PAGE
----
That which is given by God, or determined by the people. Thus Abrahamic myth values the collective over the individual, while Greek myth values the individual over the collective. All activists and liberals think like Greek heroes who challenge the might of the gods and refuse to be contained by them. Likewise, all nationalists, religious folk and corporations think like Abrahamic prophets, forcing the will of God on the people for their own good. The two – Greek and Abrahamic thought – will always argue. That is the Western way. It is not the Indian way.

Before we appreciate the Indian way, let us take a detour and appreciate the Chinese way.

Neither Greek nor Abrahamic myths valued nature. The Chinese did. Taoist Chinese, popular in rural areas, spoke of the individual as part of nature; the point was to be one with nature for the sake of harmony and not impose the individual will upon it. The Taoist sage was challenged by the Confucian myth that spoke of the collective within nature and saw culture as order. Here it was important for the subjects to submit to the king, the young to the elders, the women to the men, the children to the parents. It also valued friendship as the fifth key relationship. Harmony was maintained by the Jade Emperor and the Emperor of the Forbidden city had to simply mimic him ritually for order. There was no need for God in this worldview. Only ancestors. This was practical here and now worldview. It was not interested in Elysium or Promised Land.

Both these, the Western and Chinese mythologies, are different from Indian mythology. Indian mythology speaks of infinity and impermanence. Everything changes. Nothing lasts forever, not even death. This was the mythology of rebirth. In a world where this life is not the only life, death is seen very differently. The gods kill demons but demons are always reborn. Quest for immortality is not about avoiding death, but about recognising continuity despite change. The tension in India thought is between the hermit and the householder, the shramana and the shravaka; should one participate in worldly life or withdraw from it; the pravritti and nivritti marga. Buddha withdraws from society in the prime of his youth, Tirthankara withdraws from society after fulfilling worldly duties, Shiva withdraws from the world but the Goddess brings him back to be a householder. It is all about going to the forest, and then returning. It is the world of action and reaction, of karma, that humans judge as fact and fiction, truth and falsehood, in order to cope with their fear. Nature remains silent and we wonder what is the truth. We seek frameworks to make sense of life and so we land up with myth.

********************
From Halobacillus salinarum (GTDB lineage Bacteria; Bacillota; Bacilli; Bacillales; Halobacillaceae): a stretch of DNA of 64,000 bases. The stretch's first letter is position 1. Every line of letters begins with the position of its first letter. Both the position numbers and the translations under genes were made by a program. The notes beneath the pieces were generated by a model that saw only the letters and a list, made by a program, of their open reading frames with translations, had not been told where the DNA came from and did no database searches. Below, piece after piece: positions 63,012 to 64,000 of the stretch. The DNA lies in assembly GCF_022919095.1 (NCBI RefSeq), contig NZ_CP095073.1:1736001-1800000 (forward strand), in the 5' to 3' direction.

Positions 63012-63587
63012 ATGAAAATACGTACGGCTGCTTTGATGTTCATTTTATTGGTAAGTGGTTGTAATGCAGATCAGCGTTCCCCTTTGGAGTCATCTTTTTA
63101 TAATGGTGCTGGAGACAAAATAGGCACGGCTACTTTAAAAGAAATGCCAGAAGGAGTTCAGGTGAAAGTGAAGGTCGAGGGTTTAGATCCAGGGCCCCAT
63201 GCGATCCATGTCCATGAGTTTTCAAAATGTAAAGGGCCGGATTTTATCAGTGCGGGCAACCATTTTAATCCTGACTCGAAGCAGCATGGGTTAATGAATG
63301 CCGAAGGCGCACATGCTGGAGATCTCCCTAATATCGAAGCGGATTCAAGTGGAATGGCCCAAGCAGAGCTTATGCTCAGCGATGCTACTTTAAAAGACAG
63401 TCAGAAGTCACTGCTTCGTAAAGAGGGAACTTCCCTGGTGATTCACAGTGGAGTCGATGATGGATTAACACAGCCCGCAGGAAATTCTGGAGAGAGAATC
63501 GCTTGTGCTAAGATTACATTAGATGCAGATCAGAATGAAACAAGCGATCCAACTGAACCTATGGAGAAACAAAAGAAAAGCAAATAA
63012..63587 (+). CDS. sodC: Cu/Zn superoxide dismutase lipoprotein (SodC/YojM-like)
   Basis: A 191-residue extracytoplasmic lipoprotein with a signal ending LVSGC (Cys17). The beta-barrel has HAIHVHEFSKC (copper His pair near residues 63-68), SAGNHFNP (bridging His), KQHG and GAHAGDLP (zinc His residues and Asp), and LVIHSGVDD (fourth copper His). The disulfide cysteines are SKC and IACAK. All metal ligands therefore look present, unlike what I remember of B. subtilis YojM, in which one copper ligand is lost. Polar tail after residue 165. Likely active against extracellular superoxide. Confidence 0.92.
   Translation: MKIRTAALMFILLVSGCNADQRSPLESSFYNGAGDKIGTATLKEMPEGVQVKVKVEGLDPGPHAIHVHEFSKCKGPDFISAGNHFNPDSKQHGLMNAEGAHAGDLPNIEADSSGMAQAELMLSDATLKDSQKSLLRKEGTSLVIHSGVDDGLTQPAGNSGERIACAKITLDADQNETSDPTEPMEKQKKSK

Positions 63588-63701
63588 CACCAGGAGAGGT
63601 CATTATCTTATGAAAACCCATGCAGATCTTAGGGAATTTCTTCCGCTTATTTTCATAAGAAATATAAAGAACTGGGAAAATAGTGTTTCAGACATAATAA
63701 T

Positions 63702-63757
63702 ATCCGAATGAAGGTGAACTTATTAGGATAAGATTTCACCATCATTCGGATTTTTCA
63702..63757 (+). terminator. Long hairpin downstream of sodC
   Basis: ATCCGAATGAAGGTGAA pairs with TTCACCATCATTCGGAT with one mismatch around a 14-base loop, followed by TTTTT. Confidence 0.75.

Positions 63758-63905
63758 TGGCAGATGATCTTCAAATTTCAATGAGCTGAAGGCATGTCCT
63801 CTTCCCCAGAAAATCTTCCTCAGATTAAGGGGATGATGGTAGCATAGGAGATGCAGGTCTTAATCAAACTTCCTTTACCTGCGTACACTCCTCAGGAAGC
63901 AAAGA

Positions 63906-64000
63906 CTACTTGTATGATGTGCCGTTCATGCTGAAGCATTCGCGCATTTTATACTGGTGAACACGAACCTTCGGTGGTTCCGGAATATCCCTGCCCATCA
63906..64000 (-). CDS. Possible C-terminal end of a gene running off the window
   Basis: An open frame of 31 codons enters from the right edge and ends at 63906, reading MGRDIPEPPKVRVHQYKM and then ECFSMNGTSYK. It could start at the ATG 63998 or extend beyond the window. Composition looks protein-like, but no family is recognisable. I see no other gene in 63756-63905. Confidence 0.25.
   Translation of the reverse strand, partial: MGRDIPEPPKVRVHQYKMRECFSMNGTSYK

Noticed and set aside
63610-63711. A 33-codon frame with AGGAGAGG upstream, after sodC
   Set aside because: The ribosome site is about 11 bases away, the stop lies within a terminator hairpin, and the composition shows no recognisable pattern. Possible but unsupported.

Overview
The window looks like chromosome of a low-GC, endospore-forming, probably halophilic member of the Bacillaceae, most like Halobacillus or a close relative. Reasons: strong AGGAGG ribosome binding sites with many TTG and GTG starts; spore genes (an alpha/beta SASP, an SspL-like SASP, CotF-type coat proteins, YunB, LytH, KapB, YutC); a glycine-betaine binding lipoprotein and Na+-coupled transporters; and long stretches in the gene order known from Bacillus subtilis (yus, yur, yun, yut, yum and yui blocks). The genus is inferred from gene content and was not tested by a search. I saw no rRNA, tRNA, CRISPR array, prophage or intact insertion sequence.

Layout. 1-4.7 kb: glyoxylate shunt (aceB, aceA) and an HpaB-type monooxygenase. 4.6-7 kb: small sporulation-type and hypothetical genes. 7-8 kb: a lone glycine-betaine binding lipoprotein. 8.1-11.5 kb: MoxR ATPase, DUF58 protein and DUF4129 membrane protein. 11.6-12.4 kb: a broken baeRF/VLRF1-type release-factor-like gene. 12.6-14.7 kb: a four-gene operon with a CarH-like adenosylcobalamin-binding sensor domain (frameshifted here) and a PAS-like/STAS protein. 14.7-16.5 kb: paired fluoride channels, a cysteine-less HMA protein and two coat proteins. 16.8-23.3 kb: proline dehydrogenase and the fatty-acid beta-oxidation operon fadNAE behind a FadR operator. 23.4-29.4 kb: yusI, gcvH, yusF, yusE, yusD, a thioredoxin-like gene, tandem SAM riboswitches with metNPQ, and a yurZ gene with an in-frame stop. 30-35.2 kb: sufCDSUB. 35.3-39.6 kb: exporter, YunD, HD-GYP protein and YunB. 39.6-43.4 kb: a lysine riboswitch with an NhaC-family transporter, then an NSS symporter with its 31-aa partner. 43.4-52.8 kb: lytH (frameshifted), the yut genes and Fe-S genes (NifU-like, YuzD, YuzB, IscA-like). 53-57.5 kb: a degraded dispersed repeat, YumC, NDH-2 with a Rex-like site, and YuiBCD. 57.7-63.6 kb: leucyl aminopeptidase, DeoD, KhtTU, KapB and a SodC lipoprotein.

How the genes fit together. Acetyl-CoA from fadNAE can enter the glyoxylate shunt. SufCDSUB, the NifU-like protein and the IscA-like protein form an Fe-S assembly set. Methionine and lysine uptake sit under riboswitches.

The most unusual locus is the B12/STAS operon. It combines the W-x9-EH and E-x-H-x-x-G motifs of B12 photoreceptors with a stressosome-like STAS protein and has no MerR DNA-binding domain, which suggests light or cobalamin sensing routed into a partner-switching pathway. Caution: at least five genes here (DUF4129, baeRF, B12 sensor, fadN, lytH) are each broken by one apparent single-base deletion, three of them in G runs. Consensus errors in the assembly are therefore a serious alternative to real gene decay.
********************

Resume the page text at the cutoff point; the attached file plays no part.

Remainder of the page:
Humans will always fight which myth is better: Greek myth of resistance or Abrahamic myth of compliance; Taoist myth which values nature or Confucian myth which values culture; the Buddhist myth that life is suffering or the Hindu myth that life is ananda. This is timeless (sanatan). As long as there are humans there will be subjectivity and every human will insist his truth is the truth. But if we value mythology, then we will value subjectivity, pay attention to other truths and expand our own truth. This is the power of myth.

Within infinite myths lies the eternal truth

Who sees it all?

Varuna has but a thousand eyes

Indra a hundred

You and I, only two.